Instead, the Rangers were soon galloping down the ice for their second shorty of the night. With Krug the lone guy back, four of his teammates barely in the same area code, Kevin Hayes finished a 3-on-1 break with a short shovel through Tuukka Rask’s pads. What nearly had been a 2-2 game suddenly was a 3-1 deficit, only 2:18 into the second period, and the Bruins never drew closer. It was only 44 seconds later, in fact, the Rangers nearly cashed a third shorty, but for Michael Grabner failing to finish a 2-on-0 break (five Bruins skaters lost in the breeze) with fellow blazer Derek Stepan.

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“A few missed assignments,’’ said Brad Marchand, who was on the ice for both shorties, along with Bergeron, Ryan Spooner, and Krug. “A little careless. They were able to take advantage of that.’’

“It wasn’t good,’’ added Julien. “Our power play hasn’t been up to par. We know that. We’ve got to fix it.’’

There doesn’t appear to be any help waiting in the wings. Top prospect Jake DeBrusk has a couple of goals with AHL Providence, but looked in training camp as if he’ll need at least a year of seasoning with the Wanna-B’s. Another first-round pick, Zach Senyshyn, was returned to junior (Sault Ste. Marie), where, as of Sunday, he showed only a meager offensive line (12 games, 5-2—7). Marc Savard isn’t walking through that door.

If there is output to tap, it will have to come from Backes providing overall stability to the forwards and Krug (4-40-44 last season) rediscovering his production.

“The puck movement is there,’’ said Krug, identifying one part of the attack that has improved. “But we’ve got to realize there’s two parts of it. When the puck’s cleared or there are rebounds, we’ve got to make sure we’re skating back into our defensive zone and working for that.’’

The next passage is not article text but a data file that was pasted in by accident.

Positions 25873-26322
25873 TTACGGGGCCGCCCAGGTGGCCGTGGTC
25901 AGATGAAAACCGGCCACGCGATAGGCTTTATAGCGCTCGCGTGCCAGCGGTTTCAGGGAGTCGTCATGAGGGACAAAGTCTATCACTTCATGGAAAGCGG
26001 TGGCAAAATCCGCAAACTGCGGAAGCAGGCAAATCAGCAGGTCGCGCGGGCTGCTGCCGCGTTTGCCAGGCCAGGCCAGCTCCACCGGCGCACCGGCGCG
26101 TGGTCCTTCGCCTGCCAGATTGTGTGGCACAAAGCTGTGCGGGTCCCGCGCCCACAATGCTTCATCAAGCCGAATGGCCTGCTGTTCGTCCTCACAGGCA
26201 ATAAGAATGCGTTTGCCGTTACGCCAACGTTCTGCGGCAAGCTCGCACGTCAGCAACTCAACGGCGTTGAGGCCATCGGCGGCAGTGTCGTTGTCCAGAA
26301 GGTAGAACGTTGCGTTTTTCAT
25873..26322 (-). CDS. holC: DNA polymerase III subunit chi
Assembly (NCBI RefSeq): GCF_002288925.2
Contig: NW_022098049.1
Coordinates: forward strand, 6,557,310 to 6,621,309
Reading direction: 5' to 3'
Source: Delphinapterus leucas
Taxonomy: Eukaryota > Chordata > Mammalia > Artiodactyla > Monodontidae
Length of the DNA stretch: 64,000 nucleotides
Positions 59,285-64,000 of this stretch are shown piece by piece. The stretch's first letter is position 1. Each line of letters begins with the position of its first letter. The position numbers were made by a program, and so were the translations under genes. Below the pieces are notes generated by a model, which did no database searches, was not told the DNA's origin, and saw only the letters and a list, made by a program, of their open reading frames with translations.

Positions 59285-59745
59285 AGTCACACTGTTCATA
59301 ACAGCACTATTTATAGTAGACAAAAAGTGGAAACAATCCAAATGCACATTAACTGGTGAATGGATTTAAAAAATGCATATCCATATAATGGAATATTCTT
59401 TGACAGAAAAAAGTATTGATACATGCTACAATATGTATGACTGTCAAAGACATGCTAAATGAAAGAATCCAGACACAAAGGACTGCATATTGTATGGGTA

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Or suffer the added consequences as seen Saturday night.

Sabres coming off win

The Sabres, still minus ex-BU star Jack Eichel (sidelined with a ankle sprain in training camp), pinned a 2-1 loss on Ottawa Saturday night, with top free agent acquisition Kyle Okposo and Sam Reinhart potting the goals . . . The Bruins are 1-3-0 at home. Their only win on Causeway Street was a relative 2-1 snoozer vs. the Devils in the home opener . . . One encouraging stat on Saturday: The Bruins attempted 71 shots to the Rangers’ 44 . . . Julien’s choice of goalie vs the Sabres will be interesting. Logically, with a game the next night in Montreal, the start would fall to backup Zane McIntyre (two games of NHL experience). But Tuesday’s game is in Montreal, where Rask has struggled. The Bruins currently not holding one of the East’s eight playoff seeds, Julien likely would prefer Rask to go in both, but that’s not practical, particularly given the veteran tender’s recent injury woes . . . Riley Nash picked up an assist Saturday, his first point as a Bruin, making him the first member of the Zero Sum Line (with Beleskey and Jimmy Hayes) to shake the shackles of 0-0—0.


Kevin Paul Dupont can be reached at kevin.dupont@globe.com. Follow him on Twitter @GlobeKPD.